On a recent trip to the swimming pool, the commercially successful and well-known film director Ning Hao ended up getting in a fist fight with one swimmer who wanted a lane to himself in what Ning says was an already crowded pool.
In his June 3 post, ‘Thrash these faithful followers of the Eight-Power Alliance!’, which now has over 800 comments, Ning aims his harsher criticism not at the swimmer, a foreign citizen, but at the pool employees who he sees as displaying a character defect which a prevalent Chinese nationalist view holds responsible for the hundred years of humiliation:
It was hot out, so dad wanted to go swimming. My friend Xiao Jun and I felt like we could use the exercise, so we went with.
The swimming pool was far from empty, there were people in every lane, two in most, a common enough sight and no big deal; in lane one off to the side there was only one person, so dad climbed down the metal ladder on the side of the pool and jumped into the water. I was still with Xiao Jun finding a place to put our things down when I suddenly heard some shrill shriek, quite loud (it was shrieking, I don't know how else to describe it) and quite strange for an instant. When I looked over, I saw that the person in the first lane was a Westerner who was now ranting, shouting at my dad in English (the reverb was too loud, I couldn't make it out). Dad didn't understand, so he just moved over into lane two.
I was quite unhappy at this. Why was it necessary to go off on an older person like this? This Westerner has no concept of respecting the elderly. For all I know, maybe that's just not something they do in his country and he doesn't know any better, so I just ignored him. Xiao Jun had already jumped in on the other side, so I started warming up while I chose a lane. By this time, though, with dad and Xiao Jun in the water, all lanes already had 2-3 people in them, only lane one had one person in it. Without giving it anymore thought, I jumped in. Before I had even swum halfway down, I saw the Westerner swimming straight at me, pointing at me and saying something. I stopped and started treading and said to him: speak Chinese! (speaking in the language of other countries is a display of submission to the culture of said country) The Westerner kept pointing at me: one person per lane! You get out, understand? (his words)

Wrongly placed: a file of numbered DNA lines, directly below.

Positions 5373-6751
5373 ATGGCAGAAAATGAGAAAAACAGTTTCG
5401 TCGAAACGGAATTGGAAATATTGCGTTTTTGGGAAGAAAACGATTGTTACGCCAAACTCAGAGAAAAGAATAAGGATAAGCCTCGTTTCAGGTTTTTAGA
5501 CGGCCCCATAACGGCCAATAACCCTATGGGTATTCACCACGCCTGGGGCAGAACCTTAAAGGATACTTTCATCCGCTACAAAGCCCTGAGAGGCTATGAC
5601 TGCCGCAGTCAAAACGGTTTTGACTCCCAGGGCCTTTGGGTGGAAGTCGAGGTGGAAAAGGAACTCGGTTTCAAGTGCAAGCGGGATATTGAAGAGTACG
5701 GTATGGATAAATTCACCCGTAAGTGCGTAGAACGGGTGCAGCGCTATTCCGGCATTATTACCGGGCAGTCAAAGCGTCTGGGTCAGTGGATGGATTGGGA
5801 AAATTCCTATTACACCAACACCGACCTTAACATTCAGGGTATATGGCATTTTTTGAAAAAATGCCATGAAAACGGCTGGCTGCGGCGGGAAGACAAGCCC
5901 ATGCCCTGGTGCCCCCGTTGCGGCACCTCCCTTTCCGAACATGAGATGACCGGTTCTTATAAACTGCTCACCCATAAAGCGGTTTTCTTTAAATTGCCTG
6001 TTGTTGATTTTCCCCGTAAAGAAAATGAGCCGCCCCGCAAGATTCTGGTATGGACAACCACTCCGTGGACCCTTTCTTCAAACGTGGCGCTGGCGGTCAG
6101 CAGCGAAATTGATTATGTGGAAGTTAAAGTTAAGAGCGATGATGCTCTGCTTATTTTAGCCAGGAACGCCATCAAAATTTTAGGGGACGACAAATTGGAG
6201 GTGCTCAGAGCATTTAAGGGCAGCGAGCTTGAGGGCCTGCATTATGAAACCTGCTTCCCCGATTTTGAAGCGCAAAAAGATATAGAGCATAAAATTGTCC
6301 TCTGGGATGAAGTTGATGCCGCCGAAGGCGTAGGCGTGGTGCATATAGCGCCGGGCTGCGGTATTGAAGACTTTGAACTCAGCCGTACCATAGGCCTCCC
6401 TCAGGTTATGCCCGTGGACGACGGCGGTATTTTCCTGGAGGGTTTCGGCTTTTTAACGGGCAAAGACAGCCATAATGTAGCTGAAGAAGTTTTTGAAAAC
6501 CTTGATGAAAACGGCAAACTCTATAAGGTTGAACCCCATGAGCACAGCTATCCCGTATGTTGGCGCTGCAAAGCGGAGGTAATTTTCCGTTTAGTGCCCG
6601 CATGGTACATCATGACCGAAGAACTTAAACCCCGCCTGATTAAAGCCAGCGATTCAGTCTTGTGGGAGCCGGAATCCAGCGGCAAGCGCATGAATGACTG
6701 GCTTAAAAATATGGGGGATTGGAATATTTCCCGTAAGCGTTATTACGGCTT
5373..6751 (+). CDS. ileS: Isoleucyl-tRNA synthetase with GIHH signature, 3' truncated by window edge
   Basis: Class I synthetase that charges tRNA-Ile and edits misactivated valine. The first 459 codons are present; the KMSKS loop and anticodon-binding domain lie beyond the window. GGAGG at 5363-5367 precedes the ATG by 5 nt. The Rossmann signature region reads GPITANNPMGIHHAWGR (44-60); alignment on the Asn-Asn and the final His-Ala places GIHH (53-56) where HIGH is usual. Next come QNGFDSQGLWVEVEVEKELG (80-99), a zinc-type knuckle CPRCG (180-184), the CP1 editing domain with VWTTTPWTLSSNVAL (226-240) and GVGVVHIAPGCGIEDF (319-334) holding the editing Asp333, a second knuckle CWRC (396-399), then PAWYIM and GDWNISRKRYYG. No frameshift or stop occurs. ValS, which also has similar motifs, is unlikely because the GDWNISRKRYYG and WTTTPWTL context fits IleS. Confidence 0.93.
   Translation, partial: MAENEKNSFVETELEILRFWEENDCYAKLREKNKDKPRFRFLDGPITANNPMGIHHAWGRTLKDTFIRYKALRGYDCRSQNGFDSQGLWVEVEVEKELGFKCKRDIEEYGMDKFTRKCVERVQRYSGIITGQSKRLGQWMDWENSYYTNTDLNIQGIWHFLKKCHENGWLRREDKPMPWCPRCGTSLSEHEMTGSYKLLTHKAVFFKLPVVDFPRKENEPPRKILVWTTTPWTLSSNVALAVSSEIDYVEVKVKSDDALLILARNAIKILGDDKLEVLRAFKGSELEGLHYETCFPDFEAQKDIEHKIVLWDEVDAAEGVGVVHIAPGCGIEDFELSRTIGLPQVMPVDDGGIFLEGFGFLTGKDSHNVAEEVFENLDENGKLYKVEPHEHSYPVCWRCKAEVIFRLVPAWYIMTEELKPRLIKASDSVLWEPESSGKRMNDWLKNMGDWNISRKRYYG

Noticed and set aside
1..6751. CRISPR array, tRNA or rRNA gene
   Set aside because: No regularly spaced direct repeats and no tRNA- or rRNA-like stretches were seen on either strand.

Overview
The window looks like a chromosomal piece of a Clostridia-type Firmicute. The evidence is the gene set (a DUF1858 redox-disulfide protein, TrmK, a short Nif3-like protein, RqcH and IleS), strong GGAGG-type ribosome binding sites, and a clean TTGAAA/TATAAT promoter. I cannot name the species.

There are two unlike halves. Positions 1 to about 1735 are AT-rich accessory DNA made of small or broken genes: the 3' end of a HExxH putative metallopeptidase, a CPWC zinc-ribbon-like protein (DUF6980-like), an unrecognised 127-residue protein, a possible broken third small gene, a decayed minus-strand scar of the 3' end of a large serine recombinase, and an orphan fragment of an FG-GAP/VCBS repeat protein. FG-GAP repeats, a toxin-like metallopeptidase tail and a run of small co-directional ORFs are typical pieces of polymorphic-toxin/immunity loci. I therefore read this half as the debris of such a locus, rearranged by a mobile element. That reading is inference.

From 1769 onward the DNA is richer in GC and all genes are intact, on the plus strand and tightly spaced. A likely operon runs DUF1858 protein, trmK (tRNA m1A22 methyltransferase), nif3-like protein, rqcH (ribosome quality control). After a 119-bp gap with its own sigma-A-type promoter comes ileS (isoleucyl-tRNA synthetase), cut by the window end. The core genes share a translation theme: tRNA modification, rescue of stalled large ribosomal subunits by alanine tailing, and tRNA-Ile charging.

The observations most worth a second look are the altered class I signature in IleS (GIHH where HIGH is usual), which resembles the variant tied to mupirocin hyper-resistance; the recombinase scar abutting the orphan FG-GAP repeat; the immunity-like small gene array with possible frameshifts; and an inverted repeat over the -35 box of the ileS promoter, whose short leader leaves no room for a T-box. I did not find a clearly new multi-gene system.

Finally I understood the reason for his rant earlier, he was upset that my father had been swimming in this lane. This was not a competition lane, and this was a public swimming pool, so how is it that there can only be one person in each lane? Even if that's the case in your country, here in my China there are over a billion people, swimming lanes are for everyone to use. This idea of yours is really a bit too selfish. Also worth noting is that I couldn't see any willingness to discuss or be polite in those blue eyes of his, instead all I saw was an order that wasn't up for debate; naturally, this was somewhat infuriating. I turned and asked the lifeguard standing nearby if such a regulation exists at that swimming pool, the lifeguard just nervously shook his head. I asked the Westerner: whose rule is this? Then he actually pointed straight at himself and, word-by-word, said: I——told——you, one person per lane! Talking to me in that over-pronounced tone of voice, his expression suddenly reminded me of the Eight-Power Alliance
! I began to lose my cool: let's take this out of the pool. Having said that, I climbed out.
The Westerner followed. Built and buff standing tall at 185 cm, he walked up to me provocatively and grabbed my wrist, saying in Chinese: ‘you want to argue?’ (I figure he meant ‘fight’). I had no intention of making a move, I just wanted to break his grip on me. At this time, dad and Xiao Jun saw what was going on and came over, only then did he let go of me. Then several pool management personnel came rushing over and I asked them: do you have a regulation here that only one person can be in a lane at a time? One manager shook his head: no we don't; when the place fills up, people have to share. I said: well then would you please tell him clearly that the lanes here are for everyone to share? At that, I saw trace of cowardice in the manager's face and no one stood up to talk to him (it's that failing those of us in China with poor English share, abasing ourselves before we even open our mouth, then from that to feeling afraid). I persisted: speak Chinese, he understands.